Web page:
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Effect of Bromocriptine on Insulin Resistance in Patients with PCO

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DOI: 10.4236/ojemd.2014.412026    2,290 Downloads   2,876 Views

ABSTRACT

Introduction: Poly cystic ovary (PCO) is one of the most common endocrine disorders in women. All patients with PCO are at risk of insulin resistance, IFG and diabetes. Recently, bromocriptine is used in treatment of diabetes mellitus type II to improve insulin resistance. Objective: The aim of this study is the evaluation of bromocriptine on insulin resistance in PCO people. Patients and Methods: In this single-blind controlled clinical trial with placebo, 44 patients with PCO referring to endocrinology clinic were evaluated. Inclusion criteria were BMI > 25 kg/m2 and diagnosed PCO patients according to Rotterdam criteria and rule out other causes. Blood samples were obtained for FBS, Fasting Insulin, Prolactin, TSH and 17(OH)P. They divided two groups: Case group was given bromocriptine 2.5 mg daily and placebo was given to control group. Patients were treated for 8 days and in day 9th blood sample was obtained for FBS, Fasting insulin, HOMA-IR index. Mann-Whitney method is used for mean comparison. Results: Data analysis using showed in pre diabetes range, mean changes of FBS, insulin level and IR in Groups 1 and 2 had significant differences(P = 0.004), but no significant different was found in FBS < 100 mg/dl (P = 0.92). In group with BMI < 30 kg/m2, no significant differences were found in changes in FBS < insulin level and IR (P = 0.13, 0.13, and 0.11 respectively). In group with BMI ≥ 30 kg/m2, no significant differences were found in changes in insulin level and IR (P = 0.69, 0.089 respectively). Mean systolic blood pressure changes in Group 1 and 2 in FBS > 100 mg/dl with (P = 0.036) were significant, but no significant difference showed in mean change of diastolic blood pressure in FBS > 100 mg/dl (P = 0.99). In FBS < 100 mg/dl mean changes in systolic and diastolic blood pressures were not significant (P = 0.6). Age showed no difference changes in effect on treatment in Groups 1 and 2 (P = 0.1). Conclusion: Our study showed, even in the short-term consumption, bromocriptine reduced FBS and insulin levels and insulin resistance in PCO patients with pre-diabetes range.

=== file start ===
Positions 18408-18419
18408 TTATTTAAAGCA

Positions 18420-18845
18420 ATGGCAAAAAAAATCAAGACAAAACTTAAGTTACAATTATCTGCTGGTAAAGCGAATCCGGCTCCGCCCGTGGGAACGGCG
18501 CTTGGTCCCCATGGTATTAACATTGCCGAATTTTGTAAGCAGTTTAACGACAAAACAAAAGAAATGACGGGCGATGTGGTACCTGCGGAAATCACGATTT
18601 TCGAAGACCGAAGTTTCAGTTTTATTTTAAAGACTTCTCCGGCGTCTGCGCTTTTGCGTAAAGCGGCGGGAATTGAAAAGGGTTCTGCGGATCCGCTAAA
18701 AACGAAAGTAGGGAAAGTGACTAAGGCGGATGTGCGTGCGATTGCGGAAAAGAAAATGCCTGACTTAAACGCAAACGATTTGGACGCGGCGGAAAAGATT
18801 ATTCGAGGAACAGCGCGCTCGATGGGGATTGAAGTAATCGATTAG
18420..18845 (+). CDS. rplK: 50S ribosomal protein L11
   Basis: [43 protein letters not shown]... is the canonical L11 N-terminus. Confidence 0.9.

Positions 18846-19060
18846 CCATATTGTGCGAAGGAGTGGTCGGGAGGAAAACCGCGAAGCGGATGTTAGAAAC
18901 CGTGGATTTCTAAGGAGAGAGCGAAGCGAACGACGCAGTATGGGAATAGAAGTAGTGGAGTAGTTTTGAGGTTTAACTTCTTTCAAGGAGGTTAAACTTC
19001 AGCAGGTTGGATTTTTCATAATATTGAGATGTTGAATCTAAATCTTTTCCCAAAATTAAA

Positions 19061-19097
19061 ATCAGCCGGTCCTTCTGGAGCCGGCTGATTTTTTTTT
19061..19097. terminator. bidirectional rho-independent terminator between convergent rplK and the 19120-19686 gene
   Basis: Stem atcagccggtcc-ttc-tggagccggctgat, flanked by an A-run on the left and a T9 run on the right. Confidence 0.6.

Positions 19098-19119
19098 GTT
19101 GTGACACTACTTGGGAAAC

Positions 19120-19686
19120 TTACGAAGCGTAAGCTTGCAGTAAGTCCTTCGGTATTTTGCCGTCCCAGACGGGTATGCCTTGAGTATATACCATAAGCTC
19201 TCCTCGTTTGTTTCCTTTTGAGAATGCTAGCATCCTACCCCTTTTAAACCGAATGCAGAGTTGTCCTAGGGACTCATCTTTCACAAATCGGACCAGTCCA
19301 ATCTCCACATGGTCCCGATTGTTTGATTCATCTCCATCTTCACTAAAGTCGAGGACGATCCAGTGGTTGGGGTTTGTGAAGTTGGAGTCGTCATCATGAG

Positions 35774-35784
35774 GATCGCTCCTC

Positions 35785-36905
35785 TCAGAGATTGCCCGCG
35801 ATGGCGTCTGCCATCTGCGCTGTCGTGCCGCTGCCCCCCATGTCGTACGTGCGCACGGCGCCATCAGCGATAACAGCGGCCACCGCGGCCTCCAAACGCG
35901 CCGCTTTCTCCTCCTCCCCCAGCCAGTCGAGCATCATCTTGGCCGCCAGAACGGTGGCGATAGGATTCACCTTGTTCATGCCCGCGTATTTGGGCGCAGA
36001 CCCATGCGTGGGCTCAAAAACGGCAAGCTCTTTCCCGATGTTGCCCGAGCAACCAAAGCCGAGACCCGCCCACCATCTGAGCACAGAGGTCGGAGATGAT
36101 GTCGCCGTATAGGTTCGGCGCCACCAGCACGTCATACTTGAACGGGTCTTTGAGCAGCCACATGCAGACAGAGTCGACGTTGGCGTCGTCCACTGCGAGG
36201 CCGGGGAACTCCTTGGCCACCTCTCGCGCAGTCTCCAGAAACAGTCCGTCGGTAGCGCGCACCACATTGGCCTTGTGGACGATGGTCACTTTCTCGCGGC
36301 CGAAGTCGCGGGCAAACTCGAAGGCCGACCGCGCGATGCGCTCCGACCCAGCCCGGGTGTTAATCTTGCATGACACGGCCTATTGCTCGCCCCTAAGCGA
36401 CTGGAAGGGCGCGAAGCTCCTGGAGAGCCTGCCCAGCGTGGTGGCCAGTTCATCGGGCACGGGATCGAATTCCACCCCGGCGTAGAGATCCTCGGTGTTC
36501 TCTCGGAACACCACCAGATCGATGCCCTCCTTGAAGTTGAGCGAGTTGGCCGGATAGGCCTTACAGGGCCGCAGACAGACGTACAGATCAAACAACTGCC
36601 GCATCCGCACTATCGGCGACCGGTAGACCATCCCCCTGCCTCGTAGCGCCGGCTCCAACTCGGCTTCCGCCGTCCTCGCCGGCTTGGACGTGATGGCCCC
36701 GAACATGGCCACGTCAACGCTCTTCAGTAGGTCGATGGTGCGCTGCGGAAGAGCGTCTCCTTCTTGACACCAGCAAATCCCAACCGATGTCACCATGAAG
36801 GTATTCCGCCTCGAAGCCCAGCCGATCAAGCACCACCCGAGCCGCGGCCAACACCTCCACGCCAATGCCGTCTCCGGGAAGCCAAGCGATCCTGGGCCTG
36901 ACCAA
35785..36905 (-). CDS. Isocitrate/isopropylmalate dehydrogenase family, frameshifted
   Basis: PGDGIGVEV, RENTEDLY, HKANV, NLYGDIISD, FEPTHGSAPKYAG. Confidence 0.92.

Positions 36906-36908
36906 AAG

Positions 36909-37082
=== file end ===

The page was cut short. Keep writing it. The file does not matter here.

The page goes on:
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Shirinpour, Z. , Ghaderian, B. , Rashidi, H. , Aleali, A. and Payami, S. (2014) Effect of Bromocriptine on Insulin Resistance in Patients with PCO. Open Journal of Endocrine and Metabolic Diseases, 4, 253-257. doi: 10.4236/ojemd.2014.412026.

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